Fragment 500847

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buglosse, the tongue of an ox;

Original French:  Bugloſſe, a langue de Beuf:

Modern French:  Buglosse, à langue de Beuf:


Among the plants named by similitude.


Notes

Buglossa

Buglossa

Schöffer, Peter (ca. 1425–ca. 1502.), [R]ogatu plurimo[rum] inopu[m] num[m]o[rum] egentiu[m] appotecas refuta[n]tiu[m] occasione illa, q[uia] necessaria ibide[m] ad corp[us] egru[m] specta[n]tia su[n]t cara simplicia et composita. Mainz: 1484. Plate 24. Botanicus

Ancusa

Ancusa

Ortus sanitatis. Mainz, Germany: Jacob Meydenbach, 1491. 17r. University of Cambridge Digital Library

Ancusa (text)

Ancusa (text)

Ortus sanitatis. Mainz, Germany: Jacob Meydenbach, 1491. 17r. University of Cambridge Digital Library

Buglossa

Buglossa

Ortus sanitatis. Mainz, Germany: Jacob Meydenbach, 1491. 37r. University of Cambridge Digital Library

Buglossa (text)

Buglossa (text)

Ortus sanitatis. Mainz, Germany: Jacob Meydenbach, 1491. 37r. University of Cambridge Digital Library

buglosse

De βούνλοσσζ, langue de bœuf: mot composé de βοϋζ[?], bœuf, et γλωσσα, langue.

Rabelais, François (ca. 1483–1553), Œuvres de Rabelais (Edition Variorum). Tome Cinquième. Charles Esmangart (1736–1793), editor. Paris: Chez Dalibon, 1823. p. 270. Google Books

bugloss

Nicander, Theriaca 541. Consider now the excellent root of albicius’s bugloss: its prickly leaves grow ever thick upon it.

Nicander (2nd century BC), Theriaca.

Bugloss

Pliny xxv. 8, § 40.

Rabelais, François (ca. 1483–1553), The Five Books and Minor Writings. Volume 1: Books I-III. William Francis Smith (1842–1919), translator. London: Alexader P. Watt, 1893. Internet Archive

buglosse

Iungitur huic buglossos boum linguae similis, cui praecipuum quod in vinum deiecta animi voluptates auget, et vocatur euphrosynum.

Akin to the plantain is buglossos, which is like the tongue of an ox. The most conspicuous quality of this is that thrown into wine it increases the exhilarating effect, and so it is also called euphrosynum, the plant that cheers.

Pliny the Elder (23–79 AD), The Natural History. Volume 7: Books 24–27. William Henry Samuel Jones (1876–1963), translator. Cambridge, Massachusetts: Harvard University Press, 1956. 25.040. Loeb Classical Library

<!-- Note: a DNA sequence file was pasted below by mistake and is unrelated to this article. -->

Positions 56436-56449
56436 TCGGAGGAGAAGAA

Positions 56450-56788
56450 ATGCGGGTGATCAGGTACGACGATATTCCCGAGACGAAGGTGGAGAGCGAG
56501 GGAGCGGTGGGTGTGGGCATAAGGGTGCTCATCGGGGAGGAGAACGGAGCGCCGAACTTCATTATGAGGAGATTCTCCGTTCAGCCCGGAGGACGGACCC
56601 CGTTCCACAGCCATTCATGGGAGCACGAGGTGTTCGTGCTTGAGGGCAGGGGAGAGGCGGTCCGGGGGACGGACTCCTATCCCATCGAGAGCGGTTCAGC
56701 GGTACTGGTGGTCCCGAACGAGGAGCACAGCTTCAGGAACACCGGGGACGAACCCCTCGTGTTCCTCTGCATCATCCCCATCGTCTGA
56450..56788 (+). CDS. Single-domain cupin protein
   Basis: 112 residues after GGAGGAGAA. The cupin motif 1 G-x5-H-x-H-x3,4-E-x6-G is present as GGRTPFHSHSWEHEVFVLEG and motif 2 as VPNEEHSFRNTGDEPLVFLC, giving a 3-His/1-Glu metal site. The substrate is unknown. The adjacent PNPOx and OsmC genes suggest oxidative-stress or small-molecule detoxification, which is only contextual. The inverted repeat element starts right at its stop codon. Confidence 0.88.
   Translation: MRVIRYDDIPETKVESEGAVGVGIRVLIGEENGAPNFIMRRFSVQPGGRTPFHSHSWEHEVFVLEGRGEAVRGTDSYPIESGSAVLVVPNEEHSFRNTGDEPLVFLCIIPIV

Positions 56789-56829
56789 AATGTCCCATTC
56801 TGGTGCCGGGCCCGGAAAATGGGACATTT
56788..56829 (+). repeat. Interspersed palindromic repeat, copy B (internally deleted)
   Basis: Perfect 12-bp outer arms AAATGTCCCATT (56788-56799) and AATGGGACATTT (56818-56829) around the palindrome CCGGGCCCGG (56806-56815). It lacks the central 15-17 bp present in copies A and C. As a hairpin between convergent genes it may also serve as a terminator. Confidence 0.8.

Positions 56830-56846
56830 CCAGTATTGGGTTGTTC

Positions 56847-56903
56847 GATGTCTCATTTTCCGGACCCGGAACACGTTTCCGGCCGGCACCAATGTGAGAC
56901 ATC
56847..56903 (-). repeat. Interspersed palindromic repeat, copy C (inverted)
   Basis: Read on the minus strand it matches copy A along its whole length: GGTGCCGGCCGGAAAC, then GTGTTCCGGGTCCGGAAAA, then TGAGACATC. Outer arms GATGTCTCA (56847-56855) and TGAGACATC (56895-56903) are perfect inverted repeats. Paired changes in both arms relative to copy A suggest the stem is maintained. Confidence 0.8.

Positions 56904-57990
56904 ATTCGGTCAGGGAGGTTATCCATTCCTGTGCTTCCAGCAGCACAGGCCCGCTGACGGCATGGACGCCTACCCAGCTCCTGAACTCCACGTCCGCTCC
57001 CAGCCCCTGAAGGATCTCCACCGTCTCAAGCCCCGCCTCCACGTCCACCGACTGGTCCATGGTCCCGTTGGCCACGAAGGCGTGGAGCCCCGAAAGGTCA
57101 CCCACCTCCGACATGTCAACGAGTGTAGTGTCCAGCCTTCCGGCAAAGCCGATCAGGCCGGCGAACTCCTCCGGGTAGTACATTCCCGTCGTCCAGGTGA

buglossse

De βονζ, bœuf, γλωσσα, langue, allusion à l’aspect des feuilles: «bouglossos, boum linguæ similem,» dit Pline, XXV, 40. La buglosse de Pline est, pour Sprengel et Cazin, notre vulgaire bourrache, Borrago officinalis, L.; pour Fée, Anchisa paniculata, Ait. Sainéan (H. N. R., 122) rapporte la buglosse de Rabelais à Anchusa italica, Retz.

Rabelais, François (ca. 1483–1553), Oeuvres. Édition critique. Tome Cinquieme: Tiers Livre. Abel Lefranc (1863-1952), editor. Paris: Librairie Ancienne Honoré Champion, 1931. p. 355. Internet Archive

pas similitude

Toutes ces plantes, dans De latinis nominibus, sauf pour le delphinium.

Rabelais, François (ca. 1483–1553), Le Tiers Livre. Edition critique. Michael A. Screech (b. 1926), editor. Paris-Genève: Librarie Droz, 1964.

Buglosse

De βοῦζ, «bœuf», et , γλὡσσα, «langue» (Pline, XXV, xl).

Rabelais, François (ca. 1483–1553), Œuvres complètes. Mireille Huchon, editor. Paris: Gallimard, 1994. p. 505, n. 4.

buglosse

bugloss. Forms: buglosse, buglose, buglos), bugloss. [adopted from French buglosse: Latin buglossa, adaptation of Greek bouglwssoj, formed on bouj ox + glwssa tongue, from the shape and roughness of the leaves.]

A name applied to several boraginaceous plants, particularly the small, corn, or field bugloss (Lycopsis or Anchusa arvensis); viper’s bugloss (Echium vulgare), and other species of Echium; also by some old herbalists to Helminthia echioides, prickly ox-tongue.

1533 Sir Thomas Elyot The castel of helth (1541) 11 Cynamome: Saffron… Buglosse: Borage.

1542 Boorde Dyetary xix, The rootes of Borage and Buglosse soden tender… doth ingender good blode.

1605 Ben Jonson Volpone iii. iv. 61 A little muske, dri’d mints, Buglosse, and barley-meale.

1699 John Evelyn Acetaria, or a discourse of sallets 14 What we now call Bugloss, was not that of the Ancients.


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Posted 22 January 2013. Modified 21 June 2017.

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